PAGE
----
Although the ends of wire 20 are shown in FIG. 4 to be spaced apart, they can touch or be positioned adjacent one another. Also, the ends of tubing 30 can be notched to fit around valve fitting 41 so that the ends can meet and be joined together and optionally sealingly secured to tube 42. Otherwise, the ends of tubing 30 can simply be sealingly secured to tube 42, and not to each other.

It will thus be seen that the objects set forth above, among those made apparent from the preceding description, are efficiently attained, and since certain changes may be made in the above article without departing from the scope of the invention, it is intended that all matter contained in the above description or shown in the accompanying drawings shall be interpreted as illustrative and not in a limiting sense.

It is also to be understood that the following claims are intended to cover all of the generic and specific features of the invention herein described, and all statements of the scope of the invention which, as a matter of language, might be said to fall therebetween.

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Non-Patent Citations
Reference
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Referenced by
Citing PatentFiling datePublication dateApplicantTitle
US6779572Sep 6, 2001Aug 24, 2004Dow Global Technologies Inc.Run flat tire support and colorant therefor
US6989065Sep 6, 2001Jan 24, 2006The Dow Chemical CompanyMethod of manufacturing a filament formed reinforcement member and a run flat tire support therewith
US7757736 *Nov 29, 2005Jul 20, 2010Michelin Recherche Et Technique S.A.Device for repairing a tubeless mounted assembly for cycles
US8491981Sep 8, 2008Jul 23, 2013Michelin Recherche Et Technique S.A.Composite laminated product
US8517068Sep 8, 2008Aug 27, 2013Compagnie Generale Des Etablissements MichelinNon-pneumatic elastic wheel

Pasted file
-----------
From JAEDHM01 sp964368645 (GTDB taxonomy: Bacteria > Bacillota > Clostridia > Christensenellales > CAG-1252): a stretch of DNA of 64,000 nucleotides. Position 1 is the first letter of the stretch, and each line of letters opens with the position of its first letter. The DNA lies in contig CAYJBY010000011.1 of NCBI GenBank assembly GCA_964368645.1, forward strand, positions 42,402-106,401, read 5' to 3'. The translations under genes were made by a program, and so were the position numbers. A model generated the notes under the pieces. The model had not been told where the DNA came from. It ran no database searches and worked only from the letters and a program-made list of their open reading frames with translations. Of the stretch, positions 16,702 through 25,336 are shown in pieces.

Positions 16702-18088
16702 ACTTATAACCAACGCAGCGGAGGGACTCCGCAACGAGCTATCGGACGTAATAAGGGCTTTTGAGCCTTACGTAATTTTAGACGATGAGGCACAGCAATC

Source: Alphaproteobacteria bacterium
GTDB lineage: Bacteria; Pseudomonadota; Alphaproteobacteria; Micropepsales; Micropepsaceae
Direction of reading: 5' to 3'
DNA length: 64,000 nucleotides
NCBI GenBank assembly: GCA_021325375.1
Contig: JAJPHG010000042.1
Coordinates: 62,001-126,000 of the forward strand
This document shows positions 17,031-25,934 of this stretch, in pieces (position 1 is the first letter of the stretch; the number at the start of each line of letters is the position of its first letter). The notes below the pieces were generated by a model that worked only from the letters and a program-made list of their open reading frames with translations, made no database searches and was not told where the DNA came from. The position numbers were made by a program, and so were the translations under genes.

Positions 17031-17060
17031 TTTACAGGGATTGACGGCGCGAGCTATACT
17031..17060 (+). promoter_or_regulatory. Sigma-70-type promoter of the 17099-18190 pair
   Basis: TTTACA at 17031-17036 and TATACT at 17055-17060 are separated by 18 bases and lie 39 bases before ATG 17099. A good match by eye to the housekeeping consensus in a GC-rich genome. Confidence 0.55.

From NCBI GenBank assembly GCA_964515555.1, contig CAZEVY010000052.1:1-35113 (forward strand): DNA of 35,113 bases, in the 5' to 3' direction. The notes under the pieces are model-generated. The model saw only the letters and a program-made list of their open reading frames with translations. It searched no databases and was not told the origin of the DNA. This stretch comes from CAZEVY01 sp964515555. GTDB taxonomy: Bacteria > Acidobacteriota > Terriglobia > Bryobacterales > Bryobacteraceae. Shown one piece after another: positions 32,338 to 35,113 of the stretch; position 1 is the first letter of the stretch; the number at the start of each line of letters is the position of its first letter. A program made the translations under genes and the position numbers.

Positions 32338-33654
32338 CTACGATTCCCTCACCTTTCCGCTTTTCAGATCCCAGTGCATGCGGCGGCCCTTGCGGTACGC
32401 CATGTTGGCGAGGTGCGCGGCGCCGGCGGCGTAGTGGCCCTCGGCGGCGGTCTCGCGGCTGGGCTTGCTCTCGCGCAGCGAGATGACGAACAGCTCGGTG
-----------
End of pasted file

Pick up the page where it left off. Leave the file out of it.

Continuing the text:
US8679272 *Sep 4, 2013Mar 25, 2014Bridgestone Americas Tire Operations, LlcRun-flat pneumatic tire assembly and method
US8883283Mar 16, 2009Nov 11, 2014Michelin Recherche Et Techniques S.AComposite laminate product
DE10123008A1 *May 11, 2001Nov 28, 2002Gerhard ScharrPressureless vehicle tire, comprises a fiber-reinforced polymer strip formed into a coil spring wrapped as a closed ring around a rim and embedded on the outside in a elastomer tread strip
WO2002022379A1 *Sep 6, 2001Mar 21, 2002Dow Chemical CoRun flat tire support
WO2009005945A1 *Jun 6, 2008Jan 8, 2009Michelin Soc TechElastic shear band with cylindrical elements
Classifications
U.S. Classification152/156, 152/518, 152/285, 152/288
International ClassificationB60C17/01, B60C17/06
Cooperative ClassificationB60C2017/068, B60C17/06, B60C17/01
European ClassificationB60C17/06, B60C17/01
Legal Events
DateCodeEventDescription
Oct 31, 2006FPExpired due to failure to pay maintenance fee
Effective date: 20060901
Sep 1, 2006LAPSLapse for failure to pay maintenance fees
Mar 22, 2006REMIMaintenance fee reminder mailed
Feb 20, 2002FPAYFee payment
Year of fee payment: 4
Apr 26, 1996ASAssignment
Owner name: INNER TIRE CORPORATION, DISTRICT OF COLUMBIA
Free format text: ASSIGNMENT OF ASSIGNORS INTEREST;ASSIGNOR:FRANKOWSKI, RICHARD;REEL/FRAME:007994/0612
Effective date: 19960416